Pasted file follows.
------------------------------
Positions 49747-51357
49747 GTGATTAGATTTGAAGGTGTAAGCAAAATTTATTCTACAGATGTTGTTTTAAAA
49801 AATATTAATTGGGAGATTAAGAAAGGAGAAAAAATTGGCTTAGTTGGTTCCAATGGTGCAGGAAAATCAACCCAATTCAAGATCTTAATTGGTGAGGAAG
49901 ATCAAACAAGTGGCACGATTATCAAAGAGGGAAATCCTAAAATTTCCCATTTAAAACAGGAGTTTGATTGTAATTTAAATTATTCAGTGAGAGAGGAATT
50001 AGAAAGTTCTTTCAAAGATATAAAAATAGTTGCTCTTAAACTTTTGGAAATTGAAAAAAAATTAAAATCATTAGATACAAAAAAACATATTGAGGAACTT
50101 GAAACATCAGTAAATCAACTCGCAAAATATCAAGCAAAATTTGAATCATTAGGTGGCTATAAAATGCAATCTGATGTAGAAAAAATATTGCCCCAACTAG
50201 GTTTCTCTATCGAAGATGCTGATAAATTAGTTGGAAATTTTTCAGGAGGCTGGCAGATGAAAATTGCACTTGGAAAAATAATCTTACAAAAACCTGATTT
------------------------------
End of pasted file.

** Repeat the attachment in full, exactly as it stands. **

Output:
Positions 49747-51357
49747 GTGATTAGATTTGAAGGTGTAAGCAAAATTTATTCTACAGATGTTGTTTTAAAA
49801 AATATTAATTGGGAGATTAAGAAAGGAGAAAAAATTGGCTTAGTTGGTTCCAATGGTGCAGGAAAATCAACCCAATTCAAGATCTTAATTGGTGAGGAAG
49901 ATCAAACAAGTGGCACGATTATCAAAGAGGGAAATCCTAAAATTTCCCATTTAAAACAGGAGTTTGATTGTAATTTAAATTATTCAGTGAGAGAGGAATT
50001 AGAAAGTTCTTTCAAAGATATAAAAATAGTTGCTCTTAAACTTTTGGAAATTGAAAAAAAATTAAAATCATTAGATACAAAAAAACATATTGAGGAACTT
50101 GAAACATCAGTAAATCAACTCGCAAAATATCAAGCAAAATTTGAATCATTAGGTGGCTATAAAATGCAATCTGATGTAGAAAAAATATTGCCCCAACTAG
50201 GTTTCTCTATCGAAGATGCTGATAAATTAGTTGGAAATTTTTCAGGAGGCTGGCAGATGAAAATTGCACTTGGAAAAATAATCTTACAAAAACCTGATTT